So there you have it.  Life is busy and chaotic and very up and down.  However, in comparison to a few years ago things have improved a lot.  There is still a lot of work to do and a lot of support to give but in general our household has become calmer which is not something I ever thought would happen.  I only hope it lasts.

PS: I forgot to mention that my eldest daughter now has a job with a city company.  It is a temporary job which she is doing before heading off for university this autumn.  She has been doing this job for several months now and, it appears, quite successfully too as she has been given extra responsibilities.  I’m really pleased (and proud) of her as she appears to be coping really well with quite a demanding job.

Posted in Aspergers, Autism Spectrum Disorder, Girls with aspergers, Home Education, Post 16, School, Special Educational Needs | 3 Comments

Teaching Assistants – why I don’t need my expectations managed

I was having a relaxing bank holiday Monday until I read a newspaper article about the use of teaching assistants supporting children with special educational needs.  The article made me rage for several reasons.

Firstly it suggested that SEN children who received the most TA support made less academic progress than similar pupils who received little or no TA support.  In this regard the author cites a study of 48 statemented pupils in mainstream primary schools and found that they had fewer interactions  with teachers and peers and almost constant and lower quality support from a TA.  I can’t deny these findings but I think it is important to note that in some cases not having TA support can be equally detrimental.  As you will read later on in this blog, a sole reliance on a teacher (no matter how qualified or experienced) can also have a negative outcome.

Secondly it suggested that parental expectations of securing teaching assistant support should  be managed though the new £30 million pound scheme of independent supporters who would warn parents against relying upon TA’s.  The author does not specify exactly what the support should  be except to say that those working in the best interests of the child need to help parents understand that quality of support is more important than the quantity.   It is notable to read that the author is positive about the up and coming  SEN reforms as he says it will emphasise high quality teaching in managing special educational needs.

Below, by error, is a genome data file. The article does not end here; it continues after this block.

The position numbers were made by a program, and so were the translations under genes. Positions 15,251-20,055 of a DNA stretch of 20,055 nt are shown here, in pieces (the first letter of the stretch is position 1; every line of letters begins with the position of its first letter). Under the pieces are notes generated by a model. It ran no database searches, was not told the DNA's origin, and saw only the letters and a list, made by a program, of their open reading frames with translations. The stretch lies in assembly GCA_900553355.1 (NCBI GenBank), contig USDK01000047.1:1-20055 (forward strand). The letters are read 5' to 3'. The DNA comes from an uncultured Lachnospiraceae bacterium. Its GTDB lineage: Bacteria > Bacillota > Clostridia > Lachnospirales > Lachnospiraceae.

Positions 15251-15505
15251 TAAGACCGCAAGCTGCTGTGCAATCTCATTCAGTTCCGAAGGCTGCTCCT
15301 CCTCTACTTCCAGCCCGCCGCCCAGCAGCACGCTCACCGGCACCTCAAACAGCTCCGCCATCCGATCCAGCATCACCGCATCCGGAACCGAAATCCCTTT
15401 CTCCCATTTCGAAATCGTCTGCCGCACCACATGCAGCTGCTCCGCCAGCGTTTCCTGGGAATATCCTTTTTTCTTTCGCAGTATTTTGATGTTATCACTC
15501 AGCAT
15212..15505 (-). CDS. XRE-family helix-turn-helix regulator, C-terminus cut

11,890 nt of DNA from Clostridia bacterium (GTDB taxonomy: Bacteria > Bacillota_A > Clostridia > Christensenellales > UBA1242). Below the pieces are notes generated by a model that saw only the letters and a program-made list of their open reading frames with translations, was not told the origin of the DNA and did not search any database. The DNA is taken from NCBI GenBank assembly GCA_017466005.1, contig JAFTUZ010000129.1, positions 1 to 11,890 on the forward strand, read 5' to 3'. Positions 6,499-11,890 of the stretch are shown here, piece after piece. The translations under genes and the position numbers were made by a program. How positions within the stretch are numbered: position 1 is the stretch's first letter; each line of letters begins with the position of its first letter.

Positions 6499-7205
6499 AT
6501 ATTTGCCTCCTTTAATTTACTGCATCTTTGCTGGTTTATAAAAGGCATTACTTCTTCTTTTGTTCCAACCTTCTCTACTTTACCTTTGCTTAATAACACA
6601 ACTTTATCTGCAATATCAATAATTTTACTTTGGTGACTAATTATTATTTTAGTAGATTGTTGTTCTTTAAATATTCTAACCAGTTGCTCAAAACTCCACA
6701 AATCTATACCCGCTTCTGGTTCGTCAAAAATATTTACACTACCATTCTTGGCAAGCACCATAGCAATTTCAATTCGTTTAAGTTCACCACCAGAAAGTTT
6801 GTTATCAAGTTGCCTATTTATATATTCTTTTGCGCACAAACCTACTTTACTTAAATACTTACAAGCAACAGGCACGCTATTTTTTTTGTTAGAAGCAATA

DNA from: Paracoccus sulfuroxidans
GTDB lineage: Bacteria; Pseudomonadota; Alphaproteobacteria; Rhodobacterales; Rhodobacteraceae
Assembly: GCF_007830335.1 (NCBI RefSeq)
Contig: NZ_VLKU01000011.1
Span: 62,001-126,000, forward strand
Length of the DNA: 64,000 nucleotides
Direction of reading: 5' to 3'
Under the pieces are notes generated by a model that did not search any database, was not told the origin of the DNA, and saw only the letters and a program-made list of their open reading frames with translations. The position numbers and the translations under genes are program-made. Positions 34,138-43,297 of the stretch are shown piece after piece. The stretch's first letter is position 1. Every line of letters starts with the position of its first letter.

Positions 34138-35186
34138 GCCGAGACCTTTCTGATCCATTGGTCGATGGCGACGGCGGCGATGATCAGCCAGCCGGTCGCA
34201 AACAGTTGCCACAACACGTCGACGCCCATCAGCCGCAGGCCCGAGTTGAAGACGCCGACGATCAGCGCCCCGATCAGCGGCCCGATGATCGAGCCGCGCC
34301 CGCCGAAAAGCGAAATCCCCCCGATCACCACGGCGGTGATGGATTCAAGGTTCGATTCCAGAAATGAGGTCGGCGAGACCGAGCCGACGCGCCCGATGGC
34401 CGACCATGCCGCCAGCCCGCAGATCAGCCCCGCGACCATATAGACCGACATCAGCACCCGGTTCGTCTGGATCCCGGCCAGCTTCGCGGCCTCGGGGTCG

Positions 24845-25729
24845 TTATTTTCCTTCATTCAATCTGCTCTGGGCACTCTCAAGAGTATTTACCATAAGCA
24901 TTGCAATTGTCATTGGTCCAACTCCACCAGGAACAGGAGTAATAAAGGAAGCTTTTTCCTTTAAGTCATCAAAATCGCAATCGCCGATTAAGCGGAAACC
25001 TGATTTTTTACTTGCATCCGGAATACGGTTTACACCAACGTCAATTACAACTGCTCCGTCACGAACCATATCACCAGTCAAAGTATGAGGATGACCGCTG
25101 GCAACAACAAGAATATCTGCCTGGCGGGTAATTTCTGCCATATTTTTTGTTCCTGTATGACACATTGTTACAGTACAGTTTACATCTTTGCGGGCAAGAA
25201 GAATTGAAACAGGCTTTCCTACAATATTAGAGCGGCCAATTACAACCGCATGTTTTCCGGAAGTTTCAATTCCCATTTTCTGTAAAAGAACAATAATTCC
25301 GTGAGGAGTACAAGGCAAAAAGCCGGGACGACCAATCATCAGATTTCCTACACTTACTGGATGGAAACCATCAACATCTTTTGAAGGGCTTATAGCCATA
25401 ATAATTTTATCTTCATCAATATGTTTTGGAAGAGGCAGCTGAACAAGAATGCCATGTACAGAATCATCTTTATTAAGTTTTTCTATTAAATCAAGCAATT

High quality teaching is not a panacea; it will not remove the need for teaching assistants to support some of our SEN children.  Without them children can languish, suffer and drop out of school.  This is what happened to my two children who were denied TA support in mainstream school and who had  to struggle alone in a class of 30.  No matter how experienced that teacher was, he/she couldn’t manage my children’s needs in such a large class and the effect was that they both developed health problems and dropped out of school.

For my son, his schooling didn’t get much better when he moved to a special school.  Whilst classes were smaller (13 in a group headed by a teacher and supported by a teaching assistant) he still struggled to access learning.  He needed more support but never received any and this, I believe, had a major impact on his health which led to significant periods of time out of education.   This is the worst sort of outcome for a SEN child; exclusion from the education system because of lack of support!

It is important, for balance sake at least, that we think about children like my son who are denied individual TA support and who have to get by with a class teacher and generalised support.  Whilst improved training of the teacher may have helped it would not have solved everything.  My son also needed social, emotional and mental health support which should have been provided by a suitably qualified support worker, teaching assistant or mentor.

I am not demanding a full time TA glued to my son’s side but a team of people that can support him as and when the need arises.  It is not unreasonable for me to expect this and to suggest that my expectations need managing is downright patronising!  I don’t need an independent supporter telling me what I should expect from the education system.  If I am going to place my children into the state education system then I expect them to have both quality and quantity of support that’s needed for them to access learning.

To pitch quality above quantity is nothing short than an attempt at cost cutting which invariable puts our SEN children at risk.

Posted in Aspergers, Autism Spectrum Disorder, School, Special Educational Needs | 1 Comment

Home educating aspergers – my philosophy

Educational philosophy is something that home educators are expected to consider and it is something that I have been giving a lot of thought to recently.   I was particularly anxious to consider this as we’ve now made touch with the home educating officer in the LA and I wanted to be prepared for any questions fired my way.